I'm at Where 2.0 today only. Here are a few notable quotes paraphrased but in context with some comments...
At O’Reilly we’re interested in finding things in the underground and helping them become mainstream. I think Where 2.0 is now mainstream.
-Brady Forest, Where 2.0 Chairman, During the May 13 welcome
[Translation, Brady found himself. Just kidding. What he means is Where 2.0 is prime time now. The audience here is 3 times the size what it was when I first attended, and no longer a geohacker-only event, but now a mainstream geospatial gathering.]
What is refreshing about Everyblock is that they’re feeding me data instead of asking me to give them my data.
-Adrian Holovaty, Everyblock, …On the topic of public information/building permits data from local governments
I have two objectives here today, 1) to tell you what we’re doing, and 2) to wake you up. There is no mobile internet, just one internet. Maps on Ovi is a platform for us to extend to the Web and our mobile devices. We’re also interested in enabling the long tail of applications with our APIs
-Michael Halbherr, VP of Location-Based Services, Nokia, On the topic of Ovi, Nokia’s Web portal
[Nokia is taking on the Web strategy full steam ahead. It's clear they not only will offer LBS on phones, but also make NAVTEQ maps part of Ovi in the Web browser, plus offer a developer API to access maps, routing, geocoding, etc. and extend these capabilities into new or existing Web & Mobile applications]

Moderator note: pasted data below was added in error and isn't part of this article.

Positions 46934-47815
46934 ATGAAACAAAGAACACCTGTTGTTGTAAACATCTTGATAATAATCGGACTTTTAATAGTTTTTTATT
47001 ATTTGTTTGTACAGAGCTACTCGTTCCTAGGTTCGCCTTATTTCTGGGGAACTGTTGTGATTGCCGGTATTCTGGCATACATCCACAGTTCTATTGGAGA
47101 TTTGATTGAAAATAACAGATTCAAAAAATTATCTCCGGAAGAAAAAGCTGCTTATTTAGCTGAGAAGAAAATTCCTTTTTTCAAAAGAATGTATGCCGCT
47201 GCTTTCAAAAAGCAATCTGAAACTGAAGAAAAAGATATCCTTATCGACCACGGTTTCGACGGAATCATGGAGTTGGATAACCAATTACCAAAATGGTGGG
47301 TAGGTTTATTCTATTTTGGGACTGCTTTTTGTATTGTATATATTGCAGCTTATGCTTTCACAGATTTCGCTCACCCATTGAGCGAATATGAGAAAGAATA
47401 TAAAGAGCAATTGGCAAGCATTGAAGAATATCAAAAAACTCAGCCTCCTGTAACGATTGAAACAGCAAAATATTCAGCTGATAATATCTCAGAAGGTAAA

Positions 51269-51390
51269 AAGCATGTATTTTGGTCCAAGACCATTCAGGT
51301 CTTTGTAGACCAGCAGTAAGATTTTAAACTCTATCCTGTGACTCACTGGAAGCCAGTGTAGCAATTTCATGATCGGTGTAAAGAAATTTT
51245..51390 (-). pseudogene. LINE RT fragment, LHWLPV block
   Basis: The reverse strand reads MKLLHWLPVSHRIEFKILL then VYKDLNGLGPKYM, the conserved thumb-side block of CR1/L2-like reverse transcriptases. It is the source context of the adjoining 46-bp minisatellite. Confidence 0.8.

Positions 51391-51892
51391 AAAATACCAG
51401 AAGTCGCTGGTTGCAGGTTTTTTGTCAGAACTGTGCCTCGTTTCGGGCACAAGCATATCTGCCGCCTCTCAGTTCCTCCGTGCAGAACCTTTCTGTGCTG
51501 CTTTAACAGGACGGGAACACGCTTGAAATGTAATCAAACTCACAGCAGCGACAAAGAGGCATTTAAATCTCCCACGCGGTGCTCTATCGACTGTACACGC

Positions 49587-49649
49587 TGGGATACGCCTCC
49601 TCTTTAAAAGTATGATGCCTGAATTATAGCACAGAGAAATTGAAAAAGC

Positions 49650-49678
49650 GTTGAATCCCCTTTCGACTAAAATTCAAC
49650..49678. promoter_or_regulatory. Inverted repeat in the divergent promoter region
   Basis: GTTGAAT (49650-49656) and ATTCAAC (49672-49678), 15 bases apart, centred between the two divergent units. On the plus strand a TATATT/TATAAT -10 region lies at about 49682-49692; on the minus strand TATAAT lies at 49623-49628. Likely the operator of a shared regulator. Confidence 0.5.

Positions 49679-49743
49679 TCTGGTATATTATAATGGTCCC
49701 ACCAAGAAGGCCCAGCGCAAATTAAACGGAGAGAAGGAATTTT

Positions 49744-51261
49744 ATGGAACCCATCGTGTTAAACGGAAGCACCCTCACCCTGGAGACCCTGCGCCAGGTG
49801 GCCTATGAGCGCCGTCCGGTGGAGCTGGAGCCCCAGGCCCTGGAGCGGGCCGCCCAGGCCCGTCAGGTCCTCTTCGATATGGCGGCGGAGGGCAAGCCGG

Geography is a really useful lens to look at the world. Geography is a really useful tool to organize information and make it universally accessible.
There are thousands and thousands of servers full of GIS data, but we haven’t had easy access to these. We reached out to an obvious partner, ESRI. They are the leader in GIS. It’s with great pleasure I welcome Jack Dangermond on stage with me today to help us describe how Google and ESRI are allowing GIS data to be used with the GeoWeb.
-John Hanke, Google
-Jack Dangermond, ESRI on the topic of how ArcGIS Server is now publishing KML
[This development is huge. ArcGIS users (hundreds of thousands of businesses across verticals and governments) can now publish their GIS data into Google Earth. That on the surface is quite powerful, but I wonder if ESRI is giving away the farm here. I mean, once Google has scraped the publsihed KML data and it's in their geoindex, what value do ESRI publishing systems offer other than updated data currency? And, can't ESRI users just publish KML from their desktop GIS software?]
The location infrastructure out there today sucks. Location is really expensive. Too many people in the ecosystem are bloodsucking profiteering gluttons. The three biggest inhibitors are cost, availability, and privacy. We hope to get to something that will be useful for everyone here.-Sam Altman, Loopt on the topic of Loopt's developer platform
This is this idea of a brokerage. On the left, anyone can publish location, on the right anyone can use location, with Fire Eagle in the middle. Fire Eagle is the lens to look at things, the Yahoo Internet Location Platform is the language to communicate things.
-Tom Coates, Yahoo, on Fire Eagle